Near the end of the century Wilson moved from Raleigh to Winston, where he was secretary-treasurer of the West-End Hotel and Land Company and president of the Rowan Dunn Mountain Company. Exploration for minerals and the opening of new factories occupied him in those positions. He was executive commissioner for North Carolina's participation in the Chicago World's Fair of 1893. As an adult he found some consolation in recalling that mathematics professor Charles Phillips at Chapel Hill had told his mother that Wilson "knew less mathematics than any human being he ever saw." In retribution, Wilson noted, he served twenty years in the financial office of the U.S. Senate. He actually was the assistant financial clerk between 1893 and 1915; in the latter year he became chief clerk, a position he held until his death at age ninety-one. Altogether he served for forty years in the Senate.

In 1927 The University of North Carolina Press published his autobiography, Southern Exposure. A delightful recounting of a happy childhood and youth, it is filled with the recollections of friends and acquaintances of a long life. His choice of words, his clear descriptions, the wide range of his knowledge, and the reach of his memory combine to make this book a Tar Heel treasure.

As a member of the Democratic party Wilson described himself as a laborer in the vineyard who "never kicked: never scratched 'reckon I never knew how.'" In 1923 he wrote that he was "Brought up in [the] Episcopal Church." He and Mrs. Wilson were the parents of a daughter, Mary Badger Wilson, the author of several novels and numerous short stories. He was buried in Oakwood Cemetery, Raleigh.

References:

Alumni Files (University of North Carolina, Chapel Hill).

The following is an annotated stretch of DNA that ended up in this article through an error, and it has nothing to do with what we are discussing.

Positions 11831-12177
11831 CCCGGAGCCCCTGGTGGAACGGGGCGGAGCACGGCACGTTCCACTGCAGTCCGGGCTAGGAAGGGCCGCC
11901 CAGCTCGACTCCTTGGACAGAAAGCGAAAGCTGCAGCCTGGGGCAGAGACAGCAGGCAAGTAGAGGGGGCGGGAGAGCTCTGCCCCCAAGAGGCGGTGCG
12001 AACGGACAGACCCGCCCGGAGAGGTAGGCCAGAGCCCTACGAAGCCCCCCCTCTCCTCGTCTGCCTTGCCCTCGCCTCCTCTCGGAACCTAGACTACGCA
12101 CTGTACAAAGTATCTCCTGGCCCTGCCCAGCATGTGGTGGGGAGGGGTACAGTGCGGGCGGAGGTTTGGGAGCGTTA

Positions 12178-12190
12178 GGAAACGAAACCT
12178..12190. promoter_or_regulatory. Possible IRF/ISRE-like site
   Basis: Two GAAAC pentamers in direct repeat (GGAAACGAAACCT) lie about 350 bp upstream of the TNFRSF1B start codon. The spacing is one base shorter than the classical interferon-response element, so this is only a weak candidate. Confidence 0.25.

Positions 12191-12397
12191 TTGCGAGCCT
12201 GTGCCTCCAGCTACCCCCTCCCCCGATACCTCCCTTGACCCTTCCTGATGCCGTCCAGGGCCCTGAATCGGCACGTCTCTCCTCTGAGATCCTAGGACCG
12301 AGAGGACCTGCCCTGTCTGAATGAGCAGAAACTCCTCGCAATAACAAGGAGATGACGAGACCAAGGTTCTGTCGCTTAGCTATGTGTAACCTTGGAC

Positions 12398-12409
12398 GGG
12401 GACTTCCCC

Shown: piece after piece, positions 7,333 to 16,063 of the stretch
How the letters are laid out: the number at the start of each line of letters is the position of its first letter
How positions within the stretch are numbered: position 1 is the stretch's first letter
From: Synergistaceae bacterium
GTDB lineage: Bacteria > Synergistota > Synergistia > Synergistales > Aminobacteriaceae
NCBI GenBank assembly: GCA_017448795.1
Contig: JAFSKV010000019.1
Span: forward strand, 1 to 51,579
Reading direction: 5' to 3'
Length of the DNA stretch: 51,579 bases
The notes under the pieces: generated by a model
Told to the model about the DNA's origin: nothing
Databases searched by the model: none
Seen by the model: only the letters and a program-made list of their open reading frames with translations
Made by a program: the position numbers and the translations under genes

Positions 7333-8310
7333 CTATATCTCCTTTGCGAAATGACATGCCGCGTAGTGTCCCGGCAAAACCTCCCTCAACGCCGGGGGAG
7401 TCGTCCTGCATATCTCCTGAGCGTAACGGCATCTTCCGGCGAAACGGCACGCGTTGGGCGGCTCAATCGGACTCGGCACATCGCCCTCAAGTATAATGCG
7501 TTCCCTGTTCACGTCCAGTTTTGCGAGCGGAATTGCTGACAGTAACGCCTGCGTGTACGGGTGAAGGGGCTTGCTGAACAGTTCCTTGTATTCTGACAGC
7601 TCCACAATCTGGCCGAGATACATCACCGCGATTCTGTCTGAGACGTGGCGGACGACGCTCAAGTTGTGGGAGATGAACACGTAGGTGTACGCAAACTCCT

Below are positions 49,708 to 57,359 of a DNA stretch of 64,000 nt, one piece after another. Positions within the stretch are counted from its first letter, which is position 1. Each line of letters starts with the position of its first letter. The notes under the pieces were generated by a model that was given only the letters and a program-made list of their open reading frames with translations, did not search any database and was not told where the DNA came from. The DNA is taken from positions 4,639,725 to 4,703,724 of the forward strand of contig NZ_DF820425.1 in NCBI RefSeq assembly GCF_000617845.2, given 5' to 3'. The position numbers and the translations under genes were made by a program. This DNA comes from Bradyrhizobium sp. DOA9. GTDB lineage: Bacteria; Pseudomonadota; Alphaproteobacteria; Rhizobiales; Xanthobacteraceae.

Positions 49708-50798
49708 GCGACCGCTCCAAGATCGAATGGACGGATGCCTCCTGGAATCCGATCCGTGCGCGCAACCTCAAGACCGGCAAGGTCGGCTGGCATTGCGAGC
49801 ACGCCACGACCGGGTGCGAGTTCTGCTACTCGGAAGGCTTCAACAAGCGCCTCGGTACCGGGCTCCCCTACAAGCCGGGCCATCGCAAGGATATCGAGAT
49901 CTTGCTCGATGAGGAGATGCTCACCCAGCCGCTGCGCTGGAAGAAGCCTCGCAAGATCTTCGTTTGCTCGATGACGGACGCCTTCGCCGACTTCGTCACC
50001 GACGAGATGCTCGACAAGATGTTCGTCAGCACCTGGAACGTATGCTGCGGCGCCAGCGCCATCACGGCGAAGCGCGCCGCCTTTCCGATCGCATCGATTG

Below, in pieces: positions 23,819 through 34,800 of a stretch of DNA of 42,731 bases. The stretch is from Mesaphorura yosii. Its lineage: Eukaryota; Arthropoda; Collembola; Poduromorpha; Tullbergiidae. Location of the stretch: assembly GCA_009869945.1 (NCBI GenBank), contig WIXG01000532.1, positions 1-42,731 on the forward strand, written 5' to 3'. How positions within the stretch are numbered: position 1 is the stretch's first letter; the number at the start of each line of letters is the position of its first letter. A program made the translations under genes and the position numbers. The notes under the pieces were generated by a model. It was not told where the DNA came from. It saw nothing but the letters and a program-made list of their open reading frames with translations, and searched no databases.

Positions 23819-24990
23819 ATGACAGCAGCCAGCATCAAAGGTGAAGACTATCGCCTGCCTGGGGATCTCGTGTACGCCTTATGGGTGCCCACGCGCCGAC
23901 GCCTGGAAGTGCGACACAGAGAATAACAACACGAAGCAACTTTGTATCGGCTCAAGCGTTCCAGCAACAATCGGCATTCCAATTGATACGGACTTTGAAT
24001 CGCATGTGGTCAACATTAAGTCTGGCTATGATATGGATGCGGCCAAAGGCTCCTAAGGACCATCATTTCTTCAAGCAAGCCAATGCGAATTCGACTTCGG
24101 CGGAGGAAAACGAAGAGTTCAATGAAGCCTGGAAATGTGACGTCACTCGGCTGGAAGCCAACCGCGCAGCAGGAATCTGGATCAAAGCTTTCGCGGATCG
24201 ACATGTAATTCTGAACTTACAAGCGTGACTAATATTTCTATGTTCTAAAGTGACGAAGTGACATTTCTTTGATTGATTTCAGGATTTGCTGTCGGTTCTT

Chapel Hill Newspaper, 27 Oct. 1985.

Charlotte Observer, 19 Jan. 1941.

Daniel L. Grant, Alumni History of the University of North Carolina (1924).

New York Times, 25 June 1939.

Raleigh News and Observer, 28 Nov. 1932, 23 June 1939.

Randolph A. Shotwell and Natt Atkinson, eds., Legislative Record, vol. 1, no. 1 (1877).

University of North Carolina Alumni Review, January 1933, July 1939.

Washington Post, 25 June 1939.

Western North Carolina: Historical and Biographical (1890).

Peter M. Wilson, Southern Exposure (1927).

Additional Resources:

Moffitt, Mrs. E.E. "Genealogical and Biographical Memoranda: Peter Mitchel Wilson." The North Carolina Booklet 15, no. 1 (July 1915). 172-173. http://books.google.com/books?id=DQoyAQAAMAAJ&pg=PA172#v=onepage&q&f=false (accessed August 13, 2013).

Image Credits:

[Advertisement]. The Alumni Review [University of North Carolina] 16, no. 3 (December 1927). 70. http://www.carolinaalumnireview.com/carolinaalumnireview/192712?pg=6#pg6 (accessed August 13, 2013).

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Copyright notice

This article is from the Dictionary of North Carolina Biography, 6 volumes, edited by William S. Powell. Copyright ©1979-1996 by the University of North Carolina Press. Used by permission of the publisher. For personal use and not for further distribution. Please submit permission requests for other use directly to the publisher.